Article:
It's supposed to start as gin, but during an infusion of sloe berries (from the blackthorn bush, related to the plum), sugar is added and it slowly transforms into a liqueur. That seems straightforward enough. The problem is that American manufacturers have cheapened the process over the years to the point that most of what you find on shelves today isn't even made with gin. Untold artificial flavors and too much

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Drink Of The Week: Riviera, two ways

Sometimes I feature classics, sometimes a riff, and once in a while it's an exotic Tiki. There's not really a pattern to the Drinks Of The Week here at Summit Sips, but I do think it's important to understand classic recipes and techniques. Over the past year or so, some of the recipes (including a few that don't fall upon a Thursday) required a little more preparation to pull them together. Such cases usually involved preparing some homemade ingredient. That can mean making a better version of something you can find on shop shelves, or sometimes it's an opportunity to create your own version of an ingredient that's impossible to find anywhere. This week, I want to feature a recipe that relies upon a basic infusion for the base spirit. It's the Riviera cocktail by Toby Maloney, a popular favorite from The Violet Hour.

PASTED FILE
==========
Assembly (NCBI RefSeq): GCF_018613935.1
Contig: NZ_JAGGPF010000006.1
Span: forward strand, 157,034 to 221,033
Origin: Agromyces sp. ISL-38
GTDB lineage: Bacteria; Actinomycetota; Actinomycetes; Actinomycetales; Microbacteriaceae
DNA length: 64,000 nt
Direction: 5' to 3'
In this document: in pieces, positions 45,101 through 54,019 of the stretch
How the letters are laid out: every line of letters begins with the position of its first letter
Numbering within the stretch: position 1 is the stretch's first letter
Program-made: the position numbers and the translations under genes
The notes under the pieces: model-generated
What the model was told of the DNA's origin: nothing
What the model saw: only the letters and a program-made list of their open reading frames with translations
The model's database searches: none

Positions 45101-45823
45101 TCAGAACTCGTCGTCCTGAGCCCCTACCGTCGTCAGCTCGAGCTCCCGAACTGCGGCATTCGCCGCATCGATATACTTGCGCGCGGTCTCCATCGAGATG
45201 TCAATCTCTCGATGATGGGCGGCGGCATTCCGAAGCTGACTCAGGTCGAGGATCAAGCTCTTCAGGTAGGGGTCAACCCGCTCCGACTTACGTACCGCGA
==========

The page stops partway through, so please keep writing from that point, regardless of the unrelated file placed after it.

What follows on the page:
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Drink Of The Week: Campari Sour

Campari Sour scented with orange bitters

If any drink exemplifies the flavors that Campari has to offer, it's probably straight Campari, but besides that, our Drink Of The Week really shows off this wonderful bitter liqueur. It may be based on just a simple sour formula, but I am surprised how much I enjoy this drink. It's not very strong either which makes it a nice option before dinner.

I hope to feature other bitter cocktails as the year goes on, but I figure this one makes a nice conclusion to the previous post about potable bitters. The fact that this drink is also sweet and sour makes it a bit more accessible for someone starting to explore bitter flavors. If you aren't already a fan of Campari, this is a great way to discover what all the fuss is about.

Campari Sour 1.5 oz Campari .5

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STEP to the Dot to the HEN

STEP.HEN, keepin' it real, Yo.

Imagine my delight to find out that my brother-in-law enjoys the exact same vodka martini that I do: Ketel One with a twist. It's so simple that when I thought about posting something about it today for his birthday, I decided to take a more inspired approach—one with a few more "steps".

Eleven months ago my wife and I visited the man of honor in San Francisco where there's no shortage of great cocktails. During our visit, the better part of one evening was spent hanging out in the loft we rented, dancing and drinking Whiskey Sours. We also laughed about what our names might be if we were rap musicians.

Ok, so none of us is about to make it big in the music industry, but there's no reason we can't enjoy another cocktail dreaming about it, right? I decided to dedicate